Isaiah 30:2
That walk to go down into Egypt, and have not asked at my mouth; to strengthen themselves in the strength of Pharaoh, and to trust in the shadow of Egypt!
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(2) To strengthen themselves in the strength of Pharaoh.—Literally, the fortress of Pharaoh, used as the symbol of his kingdom: This, then, was the course into which even Hezekiah had been led or driven, and it had been done without consulting Isaiah as the recognised prophet of Jehovah. For the “shadow of Egypt” see Note on Isaiah 18:1.

30:1-7 It was often the fault and folly of the Jews, that when troubled by their neighbours on one side, they sought for succour from others, instead of looking up to God. Nor can we avoid the dreadful consequences of adding sin to sin, but by making the righteousness of Christ our refuge, and seeking for the sanctification of the Holy Spirit. Men have always been prone to lean to their own understandings, but this will end in their shame and misery. They would not trust in God. They took much pains to gain the Egyptians. The riches so spent turned to a bad account. See what dangers men run into who forsake God to follow their carnal confidences. The Creator is the Rock of ages, the creature a broken reed; we cannot expect too little from man, or too much from God. Our strength is to sit still, in humble dependence upon God and his goodness, and quiet submission to his will.That walk to go down to Egypt - Hebrew, 'Going in the descent to Egypt.' That is, they do it by their ambassadors Isaiah 30:4. The journey to Egypt from Palestine is always represented as going down Genesis 12:10; Genesis 42:3; Genesis 43:15; Numbers 20:15; Deuteronomy 10:22.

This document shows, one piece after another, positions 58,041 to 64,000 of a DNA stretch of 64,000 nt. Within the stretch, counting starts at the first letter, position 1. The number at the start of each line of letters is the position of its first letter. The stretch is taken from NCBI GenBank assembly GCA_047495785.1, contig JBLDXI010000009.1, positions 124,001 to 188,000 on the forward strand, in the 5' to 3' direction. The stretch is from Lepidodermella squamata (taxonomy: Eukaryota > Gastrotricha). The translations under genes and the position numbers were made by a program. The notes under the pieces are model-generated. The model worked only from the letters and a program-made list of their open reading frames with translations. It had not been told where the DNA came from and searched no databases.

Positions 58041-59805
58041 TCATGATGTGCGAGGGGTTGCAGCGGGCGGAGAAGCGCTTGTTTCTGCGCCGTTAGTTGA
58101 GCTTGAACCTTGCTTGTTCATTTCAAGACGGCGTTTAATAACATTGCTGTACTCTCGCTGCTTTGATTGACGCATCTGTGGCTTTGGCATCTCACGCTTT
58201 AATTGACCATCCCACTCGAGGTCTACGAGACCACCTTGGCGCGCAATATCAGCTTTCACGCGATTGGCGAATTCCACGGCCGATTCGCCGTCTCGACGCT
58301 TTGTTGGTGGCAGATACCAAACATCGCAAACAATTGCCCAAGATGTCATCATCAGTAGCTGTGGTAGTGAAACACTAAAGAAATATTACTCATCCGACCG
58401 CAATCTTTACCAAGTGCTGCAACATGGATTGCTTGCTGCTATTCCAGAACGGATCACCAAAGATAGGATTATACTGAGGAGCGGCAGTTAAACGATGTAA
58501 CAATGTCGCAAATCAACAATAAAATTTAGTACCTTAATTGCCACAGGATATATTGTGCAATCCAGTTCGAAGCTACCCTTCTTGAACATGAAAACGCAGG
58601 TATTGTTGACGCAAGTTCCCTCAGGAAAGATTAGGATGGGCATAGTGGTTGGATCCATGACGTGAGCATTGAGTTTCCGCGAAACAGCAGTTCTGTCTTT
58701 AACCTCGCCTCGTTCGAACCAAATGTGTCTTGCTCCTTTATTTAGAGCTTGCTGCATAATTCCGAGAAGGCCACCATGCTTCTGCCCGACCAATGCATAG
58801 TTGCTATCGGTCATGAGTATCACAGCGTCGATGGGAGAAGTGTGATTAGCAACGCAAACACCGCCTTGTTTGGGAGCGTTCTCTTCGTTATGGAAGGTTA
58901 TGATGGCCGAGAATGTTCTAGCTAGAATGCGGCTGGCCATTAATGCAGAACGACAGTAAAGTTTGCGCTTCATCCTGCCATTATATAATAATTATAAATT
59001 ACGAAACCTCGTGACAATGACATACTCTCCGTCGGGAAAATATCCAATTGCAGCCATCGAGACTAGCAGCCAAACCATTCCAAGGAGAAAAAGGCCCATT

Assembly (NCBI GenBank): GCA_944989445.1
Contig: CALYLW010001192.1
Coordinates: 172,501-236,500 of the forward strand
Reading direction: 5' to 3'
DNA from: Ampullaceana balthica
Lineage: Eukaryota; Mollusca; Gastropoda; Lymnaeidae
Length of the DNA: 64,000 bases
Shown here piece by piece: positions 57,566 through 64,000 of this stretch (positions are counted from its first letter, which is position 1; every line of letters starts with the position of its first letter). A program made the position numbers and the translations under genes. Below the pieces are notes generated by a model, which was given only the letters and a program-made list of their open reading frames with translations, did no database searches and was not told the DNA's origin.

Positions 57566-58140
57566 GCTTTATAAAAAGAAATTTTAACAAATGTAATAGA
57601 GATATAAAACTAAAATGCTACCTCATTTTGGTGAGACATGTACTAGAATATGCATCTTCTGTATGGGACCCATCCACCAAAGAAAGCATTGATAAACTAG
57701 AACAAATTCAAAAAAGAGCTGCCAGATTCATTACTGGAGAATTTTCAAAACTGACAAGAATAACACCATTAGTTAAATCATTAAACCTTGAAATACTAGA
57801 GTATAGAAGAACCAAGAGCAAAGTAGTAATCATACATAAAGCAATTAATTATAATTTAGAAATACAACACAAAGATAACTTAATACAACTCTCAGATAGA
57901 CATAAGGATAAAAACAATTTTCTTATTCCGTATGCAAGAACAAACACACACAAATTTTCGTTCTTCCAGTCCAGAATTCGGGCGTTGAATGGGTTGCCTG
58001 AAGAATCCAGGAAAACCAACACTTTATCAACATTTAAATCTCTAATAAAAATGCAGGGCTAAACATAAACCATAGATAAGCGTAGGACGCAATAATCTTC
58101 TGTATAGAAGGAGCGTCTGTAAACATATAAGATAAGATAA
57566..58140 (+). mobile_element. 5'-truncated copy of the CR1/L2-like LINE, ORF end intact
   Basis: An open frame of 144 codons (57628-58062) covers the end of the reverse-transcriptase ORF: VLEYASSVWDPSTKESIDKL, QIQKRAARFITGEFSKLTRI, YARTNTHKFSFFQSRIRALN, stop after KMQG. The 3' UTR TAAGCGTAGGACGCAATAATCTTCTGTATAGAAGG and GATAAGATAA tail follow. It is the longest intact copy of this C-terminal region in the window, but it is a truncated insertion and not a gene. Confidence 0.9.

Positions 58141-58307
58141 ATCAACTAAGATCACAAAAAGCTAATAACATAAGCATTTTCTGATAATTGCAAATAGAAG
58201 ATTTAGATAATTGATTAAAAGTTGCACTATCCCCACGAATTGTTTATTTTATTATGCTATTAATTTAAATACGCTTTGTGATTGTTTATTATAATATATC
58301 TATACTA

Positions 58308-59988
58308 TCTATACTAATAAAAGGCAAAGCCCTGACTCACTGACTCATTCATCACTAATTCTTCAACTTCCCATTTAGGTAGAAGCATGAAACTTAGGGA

To strengthen themselves in the strength of Pharaoh - To form an alliance with Pharaoh, that thus they might be able to repel the threatened invasion. Pharaoh was the general name of the kings of Egypt, in the same manner as Caesar was the common name of the emperors of Rome.

To trust in the shadow of Egypt - A 'shadow' (צל tsêl) is an emblem of protection and defense, as a shade is a protection from the burning rays of the sun (see the note at Isaiah 4:6).

2. walk—are now setting out, namely, their ambassadors (Isa 30:4).

Egypt—See on [742]Isa 19:1; [743]Isa 20:1.

Pharaoh—the generic name of the kings of Egypt, as Cæsar was at Rome. The word in Egyptian means "king" [Josephus, Antiquities, 8.6,2]. Phra, "the sun," was the hieroglyphic symbol and title of the king.

shadow—image from shelter against heat: protection (Ps 121:5, 6).

That walk to go down into Egypt; that send ambassadors to Egypt for succour, as we read, Isaiah 30:4, which the Jews were forward to do upon all occasions, and did now upon the invasion of the king of Assyria, as is evident from Isaiah 20:5,6, and did the like against the king of Babylon, Jeremiah 37:7 Ezekiel 17:15.

Have not asked at my mouth; either by the priests or prophets, as they were to do in weighty cases; of which see Numbers 27:21 Joshua 9:14 1 Samuel 23:9,10 1 Kings 22:7 Jeremiah 21:2 42:2,20; or by studying my word, which plainly directs them to another course, and forbids them this practice.

In the shadow; in their power (as it is in the foregoing clause) and protection, which is oft signified by the shadow, as Judges 9:15 Psalm 17:8 91:1,4.